• 7 Norwegian Nynorsk
    • 7.1 Pronunciation
    • 7.2 Etymology 1
      • 7.2.1 Noun
      • 7.2.2 See also
    • 7.3 Etymology 2
      • 7.3.1 Noun
        • 7.3.1.1 Synonyms
    • 7.4 References
  • 8 Spanish
    • 8.1 Alternative forms
    • 8.2 Etymology
    • 8.3 Noun
      • 8.3.1 See also

English[edit]

Gong (instrument)

Pronunciation[edit]

  • Rhymes: -ɒŋ

Etymology 1[edit]

Wikipedia has an article on:
gong
Wikipedia

From Malay gong, possibly onomatopoeia.

Noun[edit]

gong (plural gongs)

  1. (music) A percussion instrument consisting of a metal disk that emits a sonorous sound when struck with a soft hammer.
  2. (Britain, informal) A medal or award.
Translations[edit]

Verb[edit]

gong (third-person singular simple present gongs, present participle gonging, simple past and past participle gonged)

  1. (intransitive) To make the sound of a gong; to ring a gong.
    • 1903, H. G. Wells, The Truth About Pyecraft
      Poor old Pyecraft! He has just gonged, no doubt to order another buttered tea-cake!
  2. (transitive) To halt or disqualify (a contestant in a talent show) by ringing a gong.
    • 1996, Stephanie Holt, ‎Maryanne Lynch, Motherlode
      As she was gonged, host Daryl Somers swept rapidly across and salvaged an embarrassing situation by putting his arm around her and asking her whether she had children.

Etymology 2[edit]

From Middle English gong, from Old English gong, where it was originally a variant of the noun gang (a going, walk, journey, way, etc.),[1] derived from the verb gangan (to go, walk, travel),[2] whose relation to go in Proto-Germanic remains unclear.[3] Doublet of gang.

Noun[edit]

gong (plural gongs)

  1. (obsolete) An outhouse: an outbuilding used as a lavatory.
    • c. 1000, Aelfric, Homilies, Vol. I, p. 290:
      Þaða he to gange com.
    • c. 1400, The Lay Folks Mass Book, Appendix iii, p. 125:
      I knoweleche to the that ther nys no goonge more stynkynge thenne my soule is.
    • a. 1513, Robert Fabyan, New Cronycles of Englande and of Fraunce, Vol. II, p. xxxii:
      The Iewe of Tewkysbury which fell into a Gonge vpon the Satyrday.
    • a. 1577,, George Gascoigne, Grief of Joye, Vol. II, § lxii:
      A stately Toye, a preciows peece of pellfe,
      A gorgeous gong, a worthles painted wall...
  2. (obsolete) The contents of an outhouse pit: shit.
Alternative forms[edit]
  • gang, gonge, goonge, goung, gounge, gung, gunge
Synonyms[edit]
  • (outhouse): gonghouse; see also Thesaurus:bathroom
  • (feces): See Thesaurus:feces
Derived terms[edit]

Etymology 3[edit]

From Mandarin .

Noun[edit]

gong

  1. (uncountable) Cultivation energy
  2. A practice that cultivates such energy.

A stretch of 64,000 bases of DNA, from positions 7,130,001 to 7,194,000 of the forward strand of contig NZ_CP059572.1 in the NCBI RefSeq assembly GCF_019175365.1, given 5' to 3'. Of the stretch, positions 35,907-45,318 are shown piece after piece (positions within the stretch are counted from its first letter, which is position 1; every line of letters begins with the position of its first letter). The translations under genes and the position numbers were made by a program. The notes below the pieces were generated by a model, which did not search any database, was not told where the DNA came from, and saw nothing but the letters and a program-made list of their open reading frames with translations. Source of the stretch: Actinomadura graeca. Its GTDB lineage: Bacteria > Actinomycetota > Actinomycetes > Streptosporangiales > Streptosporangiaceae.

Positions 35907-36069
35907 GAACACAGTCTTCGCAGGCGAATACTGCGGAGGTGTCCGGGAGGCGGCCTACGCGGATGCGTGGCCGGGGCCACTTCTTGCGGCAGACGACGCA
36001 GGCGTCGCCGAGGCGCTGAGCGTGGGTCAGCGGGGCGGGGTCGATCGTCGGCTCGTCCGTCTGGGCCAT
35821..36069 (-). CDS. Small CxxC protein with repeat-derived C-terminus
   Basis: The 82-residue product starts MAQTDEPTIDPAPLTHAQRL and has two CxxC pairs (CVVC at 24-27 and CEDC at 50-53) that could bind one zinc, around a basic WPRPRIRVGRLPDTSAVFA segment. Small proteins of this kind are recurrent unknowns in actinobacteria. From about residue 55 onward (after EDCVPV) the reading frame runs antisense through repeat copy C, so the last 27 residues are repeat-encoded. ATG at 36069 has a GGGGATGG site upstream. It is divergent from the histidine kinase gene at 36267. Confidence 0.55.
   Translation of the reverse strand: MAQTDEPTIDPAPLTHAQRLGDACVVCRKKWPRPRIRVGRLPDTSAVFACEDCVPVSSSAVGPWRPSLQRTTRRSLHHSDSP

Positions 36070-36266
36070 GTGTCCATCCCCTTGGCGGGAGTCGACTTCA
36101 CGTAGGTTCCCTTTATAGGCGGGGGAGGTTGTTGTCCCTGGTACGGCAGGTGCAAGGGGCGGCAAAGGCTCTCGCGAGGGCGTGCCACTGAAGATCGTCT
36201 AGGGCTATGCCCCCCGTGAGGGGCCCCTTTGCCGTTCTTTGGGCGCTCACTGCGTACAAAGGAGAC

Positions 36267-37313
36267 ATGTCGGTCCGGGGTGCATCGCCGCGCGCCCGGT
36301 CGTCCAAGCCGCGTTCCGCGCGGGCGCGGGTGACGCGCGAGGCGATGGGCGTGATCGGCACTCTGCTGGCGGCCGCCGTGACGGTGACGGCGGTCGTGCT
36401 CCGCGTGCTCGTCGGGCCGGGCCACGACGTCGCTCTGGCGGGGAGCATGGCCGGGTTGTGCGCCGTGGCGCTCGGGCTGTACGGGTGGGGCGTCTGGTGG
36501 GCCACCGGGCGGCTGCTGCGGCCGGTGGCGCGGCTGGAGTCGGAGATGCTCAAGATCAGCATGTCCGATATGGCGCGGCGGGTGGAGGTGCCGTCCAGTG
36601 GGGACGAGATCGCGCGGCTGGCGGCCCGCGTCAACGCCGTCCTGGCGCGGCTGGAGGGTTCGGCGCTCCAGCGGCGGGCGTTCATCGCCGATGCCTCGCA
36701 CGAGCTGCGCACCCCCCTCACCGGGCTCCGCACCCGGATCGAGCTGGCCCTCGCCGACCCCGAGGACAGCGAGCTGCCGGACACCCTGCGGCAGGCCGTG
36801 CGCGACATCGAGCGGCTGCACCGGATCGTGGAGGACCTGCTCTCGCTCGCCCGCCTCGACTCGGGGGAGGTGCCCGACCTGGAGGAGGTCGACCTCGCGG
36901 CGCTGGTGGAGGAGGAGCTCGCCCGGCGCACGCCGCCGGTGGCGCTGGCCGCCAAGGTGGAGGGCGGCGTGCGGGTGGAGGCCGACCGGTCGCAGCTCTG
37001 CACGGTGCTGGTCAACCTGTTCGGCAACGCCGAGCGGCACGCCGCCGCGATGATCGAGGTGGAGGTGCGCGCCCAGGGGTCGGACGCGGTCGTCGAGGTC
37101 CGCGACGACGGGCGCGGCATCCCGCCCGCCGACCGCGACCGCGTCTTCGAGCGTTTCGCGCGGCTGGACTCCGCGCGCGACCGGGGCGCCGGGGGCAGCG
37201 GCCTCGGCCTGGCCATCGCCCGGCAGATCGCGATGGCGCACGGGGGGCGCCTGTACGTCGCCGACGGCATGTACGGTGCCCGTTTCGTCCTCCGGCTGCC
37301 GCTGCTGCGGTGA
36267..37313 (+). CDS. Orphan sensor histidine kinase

References[edit]

  1. ^ Oxford English Dictionary. "† gong, n.¹". Oxford University Press (Oxford), 1900.
  2. ^ Oxford English Dictionary. "gang, n."
  3. ^ Oxford English Dictionary. "gang, v.¹" & "go, v."

Dutch[edit]

Etymology[edit]

From Malay gong.

Noun[edit]

gong m (plural gongs, diminutive gongetje n)

  1. gong, disc-shaped metal percussion instrument

Indonesian[edit]

Noun[edit]

gong

  1. (music) a large gong

Malay[edit]

Etymology[edit]

EB1911 - Volume 01 - Page 001 - 1.svgThis entry lacks etymological information. If you are familiar with the origin of this term, please add it to the page per etymology instructions. You can also discuss it at the Etymology scriptorium.

Noun[edit]

gong (plural gong-gong)

  1. a large gong
  2. sound of a gong

Mandarin[edit]

Romanization[edit]

gong

  1. Nonstandard spelling of gōng.
  2. Nonstandard spelling of gǒng.
  3. Nonstandard spelling of gòng.

Usage notes[edit]

  • English transcriptions of Mandarin speech often fail to distinguish between the critical tonal differences employed in the Mandarin language, using words such as this one without the appropriate indication of tone.

Norwegian Bokmål[edit]

Norwegian Wikipedia has an article on:
gong
Wikipedia no

Etymology[edit]

From Malay gong

Noun[edit]

gong m (definite singular gongen, indefinite plural gonger, definite plural gongene)

  1. (music) a gong (percussion instrument)

Synonyms[edit]

  • gongong

References[edit]

  • “gong” in The Bokmål Dictionary.

Norwegian Nynorsk[edit]

Pronunciation[edit]

  • IPA(key): /ɡɔŋː/

Etymology 1[edit]

From the verb

Noun[edit]

gong m (definite singular gongen, indefinite plural gonger or gongar, definite plural gongene or gongane)

  1. time
    Kor mange gonger hende det?
    How many times did it happen?

See also[edit]

  • gang (Bokmål)

Etymology 2[edit]

From Malay gong

Noun[edit]

gong m (definite singular gongen, indefinite plural gongar, definite plural gongane)

  1. (music) a gong (percussion instrument)
Synonyms[edit]
  • gongong

References[edit]

  • “gong” in The Nynorsk Dictionary.

Spanish[edit]

Alternative forms[edit]

  • gongo

Etymology[edit]

From Malay gong.

Noun[edit]

gong m (plural gongs)

  1. gong

See also[edit]

  • batintín